Surgical porto-systemic shunt in children with variceal bleeding Pittsburgh Transplantation Institute, Children's Hospital of Pittsburgh, Pittsburgh, Pennsylvania

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Page 1: Surgical porto-systemic shunt in children with variceal bleeding Pittsburgh Transplantation Institute, Children's Hospital of Pittsburgh, Pittsburgh, Pennsylvania

HEPATOLOGY Vol. 22, No. 4, Pt. 2, 1995 AASLD ABSTRACTS 145A

153 SURGICAL PORTO-SYSTEMIC SHUNT IN CHILDREN WTI'H VARICEAL BLEEDING. N Jabbour, ] Reves. S Todo. C Ramirez, "rE Starzl Pittsburgh Transplantation Institute, Children's Hospital of Pittsburgh, Pittsburgh, Pennsylvania.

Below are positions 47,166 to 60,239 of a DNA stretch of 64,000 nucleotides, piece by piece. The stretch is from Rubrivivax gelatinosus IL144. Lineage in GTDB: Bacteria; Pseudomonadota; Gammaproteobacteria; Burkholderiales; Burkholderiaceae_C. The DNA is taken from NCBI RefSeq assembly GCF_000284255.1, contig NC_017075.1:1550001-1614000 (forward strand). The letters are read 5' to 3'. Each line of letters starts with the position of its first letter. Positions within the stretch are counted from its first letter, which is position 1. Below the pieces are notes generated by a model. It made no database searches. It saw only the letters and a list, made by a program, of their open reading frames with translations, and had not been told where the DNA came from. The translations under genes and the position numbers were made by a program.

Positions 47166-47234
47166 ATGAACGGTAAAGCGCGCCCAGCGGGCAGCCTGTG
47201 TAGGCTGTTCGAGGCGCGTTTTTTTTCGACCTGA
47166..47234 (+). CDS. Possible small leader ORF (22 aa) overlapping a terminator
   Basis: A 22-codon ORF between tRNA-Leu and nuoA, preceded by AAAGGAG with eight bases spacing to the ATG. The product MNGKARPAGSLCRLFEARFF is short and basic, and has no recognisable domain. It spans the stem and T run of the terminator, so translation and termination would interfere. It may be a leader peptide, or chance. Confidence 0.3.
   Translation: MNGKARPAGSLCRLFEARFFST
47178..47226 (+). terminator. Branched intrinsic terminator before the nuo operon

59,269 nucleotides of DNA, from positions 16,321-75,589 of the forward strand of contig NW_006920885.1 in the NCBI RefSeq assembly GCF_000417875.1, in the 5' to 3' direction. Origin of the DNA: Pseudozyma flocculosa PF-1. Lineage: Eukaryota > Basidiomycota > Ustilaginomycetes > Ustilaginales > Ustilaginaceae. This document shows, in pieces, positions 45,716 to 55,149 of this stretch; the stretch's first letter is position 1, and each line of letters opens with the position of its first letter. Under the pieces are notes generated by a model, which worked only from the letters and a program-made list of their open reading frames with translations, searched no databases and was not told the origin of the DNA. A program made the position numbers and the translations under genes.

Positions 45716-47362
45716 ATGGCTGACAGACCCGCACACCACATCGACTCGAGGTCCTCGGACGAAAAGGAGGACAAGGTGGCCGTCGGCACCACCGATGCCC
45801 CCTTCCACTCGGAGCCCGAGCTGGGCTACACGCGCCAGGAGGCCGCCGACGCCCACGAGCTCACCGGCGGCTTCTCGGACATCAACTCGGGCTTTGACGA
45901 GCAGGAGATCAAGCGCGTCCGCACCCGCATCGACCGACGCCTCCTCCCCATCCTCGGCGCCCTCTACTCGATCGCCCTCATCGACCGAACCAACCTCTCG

Varieeal bleeding is a major complication in children with portal hypertension, with or without cirrhosis. Sclerotherapy is considered the treatment of choice in these patients, however, porto-systemic shunting plays a major role in children who fail sclerotherapy; and in those with variceal disease extending into the stomach making sclerotherepy difficult and dangerous. We report our experience in 15 children who underwent porto-systemic shunting, between 1989 to 1995:1 H type porto-tarsi shunt, 1 side-to-side splenorenal shunt, and 13 distal splenorenal shunts. The mean age was 8.6 years (range 3-14 years). The primary diagnosis was biliary atresia (n=6), congenital hepatic fibrosis (n=2), portal vein thrombosis without cirrhosis (n =4) and portal vein thrombosis after liver transplantation (LTX) (n =3). All patients had multiple episodes of variceal bleeding that failed repeated sclerotherapy. Shunt procedure was performed semi-eleetively in all patients. Doppler ultrasound was used to document shunt patancy at 6 months intervals. The operation was performed suecessfaUy in all children, without any operative mortality or morbidity. During follow-up period of 4 years (3 months - 6 years) recurrent variceal bleeding was observed in 2 patients: 1 developed shunt thrombosis, that required LTX 4 mouths after shunt procedure, and the other is awaiting liver re-transplantation due to progressive liver disease 4 years post-shunt procedure. Eseephalopathy was observed in 1 patient in the early post-operative period that responded to conservative treatment. All patients are presently functional and with normal growth. Shunt patency was documented in all but 1 patient throughout the follow-up period. We conclude that surgical shunts play a major role in children with variceal bleeding and preserved liver fimction who fail sclerotherapy. This procedure is technically feasible even in small size patients, has a low incidence of encephalopathy, and a high shunt patensy rate.